BOSTON — A new study finds that pediatricians and other primary care providers are good at identifying physical injuries in children that might be the result of abuse, but they are not as good at judging when to report those cases to authorities.
Researchers led by a Boston Medical Center doctor compared how primary care providers responded in 92 child injury cases to evaluations by child abuse experts.
They found reporting was warranted in 13 of the 63 cases doctors chose not to report. Most of those cases involved leg fractures or facial bruises.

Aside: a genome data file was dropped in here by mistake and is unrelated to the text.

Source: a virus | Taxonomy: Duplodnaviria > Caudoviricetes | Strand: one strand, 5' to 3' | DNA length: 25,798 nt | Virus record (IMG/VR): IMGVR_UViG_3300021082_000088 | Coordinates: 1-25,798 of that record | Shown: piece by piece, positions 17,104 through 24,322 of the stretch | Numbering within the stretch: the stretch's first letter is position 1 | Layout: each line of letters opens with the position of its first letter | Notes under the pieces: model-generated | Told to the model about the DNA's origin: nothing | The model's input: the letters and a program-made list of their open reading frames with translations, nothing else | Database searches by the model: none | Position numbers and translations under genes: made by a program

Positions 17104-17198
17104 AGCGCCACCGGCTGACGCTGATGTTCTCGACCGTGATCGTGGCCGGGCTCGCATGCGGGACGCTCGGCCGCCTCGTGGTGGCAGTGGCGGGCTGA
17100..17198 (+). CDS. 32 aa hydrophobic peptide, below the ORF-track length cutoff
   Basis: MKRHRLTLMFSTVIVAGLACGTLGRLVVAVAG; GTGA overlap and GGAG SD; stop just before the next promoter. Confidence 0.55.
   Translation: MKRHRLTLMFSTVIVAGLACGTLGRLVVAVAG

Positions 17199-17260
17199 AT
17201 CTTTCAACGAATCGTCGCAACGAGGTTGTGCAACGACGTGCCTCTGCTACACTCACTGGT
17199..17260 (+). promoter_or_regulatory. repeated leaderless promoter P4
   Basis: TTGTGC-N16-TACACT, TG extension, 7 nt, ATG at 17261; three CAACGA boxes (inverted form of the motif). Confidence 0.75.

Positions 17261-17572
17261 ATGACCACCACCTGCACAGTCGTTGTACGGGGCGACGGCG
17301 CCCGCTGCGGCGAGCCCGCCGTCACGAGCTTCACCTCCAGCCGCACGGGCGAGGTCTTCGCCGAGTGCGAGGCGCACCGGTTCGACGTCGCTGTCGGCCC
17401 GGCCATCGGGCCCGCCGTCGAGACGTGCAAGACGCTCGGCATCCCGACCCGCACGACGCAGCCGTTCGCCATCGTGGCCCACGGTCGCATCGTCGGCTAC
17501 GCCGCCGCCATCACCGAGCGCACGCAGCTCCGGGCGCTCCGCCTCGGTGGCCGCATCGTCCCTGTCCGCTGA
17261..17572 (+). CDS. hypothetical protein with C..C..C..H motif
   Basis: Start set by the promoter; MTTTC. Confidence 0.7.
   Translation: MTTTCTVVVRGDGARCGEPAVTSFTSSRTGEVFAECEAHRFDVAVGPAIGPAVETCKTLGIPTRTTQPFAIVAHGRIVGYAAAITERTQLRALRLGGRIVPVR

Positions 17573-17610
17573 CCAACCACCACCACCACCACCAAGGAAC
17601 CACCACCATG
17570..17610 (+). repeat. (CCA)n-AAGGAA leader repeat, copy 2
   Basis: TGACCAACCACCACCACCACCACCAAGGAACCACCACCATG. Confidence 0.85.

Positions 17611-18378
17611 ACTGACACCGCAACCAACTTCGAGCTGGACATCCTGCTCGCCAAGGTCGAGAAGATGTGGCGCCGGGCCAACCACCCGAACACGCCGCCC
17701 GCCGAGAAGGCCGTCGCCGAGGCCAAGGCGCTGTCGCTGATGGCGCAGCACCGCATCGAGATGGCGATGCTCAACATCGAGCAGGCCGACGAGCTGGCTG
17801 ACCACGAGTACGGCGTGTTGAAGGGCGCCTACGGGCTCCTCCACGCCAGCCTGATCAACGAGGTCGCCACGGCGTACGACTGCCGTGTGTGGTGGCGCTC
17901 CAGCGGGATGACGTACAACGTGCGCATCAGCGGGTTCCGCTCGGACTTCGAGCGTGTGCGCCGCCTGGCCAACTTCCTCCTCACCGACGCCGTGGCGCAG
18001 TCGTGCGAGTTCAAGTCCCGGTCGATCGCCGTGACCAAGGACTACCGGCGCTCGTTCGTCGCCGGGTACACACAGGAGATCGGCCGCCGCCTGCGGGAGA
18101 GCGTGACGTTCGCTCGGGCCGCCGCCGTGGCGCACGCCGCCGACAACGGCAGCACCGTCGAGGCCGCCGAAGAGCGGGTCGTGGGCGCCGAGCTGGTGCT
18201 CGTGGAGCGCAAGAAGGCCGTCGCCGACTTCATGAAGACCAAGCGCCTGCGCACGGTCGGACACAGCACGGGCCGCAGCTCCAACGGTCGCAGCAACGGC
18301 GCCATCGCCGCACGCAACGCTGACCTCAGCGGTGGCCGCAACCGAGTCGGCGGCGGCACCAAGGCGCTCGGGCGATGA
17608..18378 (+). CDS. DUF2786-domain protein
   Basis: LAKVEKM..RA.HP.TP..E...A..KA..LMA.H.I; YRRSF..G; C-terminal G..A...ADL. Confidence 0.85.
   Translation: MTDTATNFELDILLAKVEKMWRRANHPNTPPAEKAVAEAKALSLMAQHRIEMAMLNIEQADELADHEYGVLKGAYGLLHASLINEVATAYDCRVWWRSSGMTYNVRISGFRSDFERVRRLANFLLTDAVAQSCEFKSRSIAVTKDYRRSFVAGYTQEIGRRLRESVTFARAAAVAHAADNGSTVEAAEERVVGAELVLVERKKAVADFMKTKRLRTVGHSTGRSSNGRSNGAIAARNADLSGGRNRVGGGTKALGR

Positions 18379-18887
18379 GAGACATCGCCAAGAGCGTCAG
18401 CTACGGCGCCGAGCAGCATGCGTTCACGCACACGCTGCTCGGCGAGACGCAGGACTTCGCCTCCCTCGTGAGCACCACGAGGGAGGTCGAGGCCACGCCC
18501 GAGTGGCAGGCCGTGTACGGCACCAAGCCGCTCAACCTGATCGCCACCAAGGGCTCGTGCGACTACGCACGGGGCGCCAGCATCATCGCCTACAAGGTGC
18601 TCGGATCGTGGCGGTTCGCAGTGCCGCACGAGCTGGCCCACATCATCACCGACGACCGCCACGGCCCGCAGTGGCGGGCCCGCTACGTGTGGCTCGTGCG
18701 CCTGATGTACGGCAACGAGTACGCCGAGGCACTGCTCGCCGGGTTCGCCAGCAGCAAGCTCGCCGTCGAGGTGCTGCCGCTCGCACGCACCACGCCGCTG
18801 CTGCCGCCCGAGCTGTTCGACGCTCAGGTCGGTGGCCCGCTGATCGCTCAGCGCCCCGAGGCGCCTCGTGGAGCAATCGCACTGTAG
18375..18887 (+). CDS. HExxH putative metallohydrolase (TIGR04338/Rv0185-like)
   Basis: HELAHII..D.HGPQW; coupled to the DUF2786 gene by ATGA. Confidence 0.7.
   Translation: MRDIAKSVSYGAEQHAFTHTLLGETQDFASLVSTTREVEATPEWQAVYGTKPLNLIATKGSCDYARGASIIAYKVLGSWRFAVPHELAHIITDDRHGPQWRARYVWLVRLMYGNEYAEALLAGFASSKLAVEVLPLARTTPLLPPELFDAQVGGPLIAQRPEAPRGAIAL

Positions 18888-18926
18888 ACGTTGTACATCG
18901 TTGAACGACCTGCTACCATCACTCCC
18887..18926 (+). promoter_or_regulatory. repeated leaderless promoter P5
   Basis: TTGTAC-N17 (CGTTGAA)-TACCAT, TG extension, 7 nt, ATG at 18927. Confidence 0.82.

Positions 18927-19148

The study's leader tells The Boston Globe most primary care providers are trained how to identify child abuse injuries, but they need to be told why they need to report and what information they need to provide.
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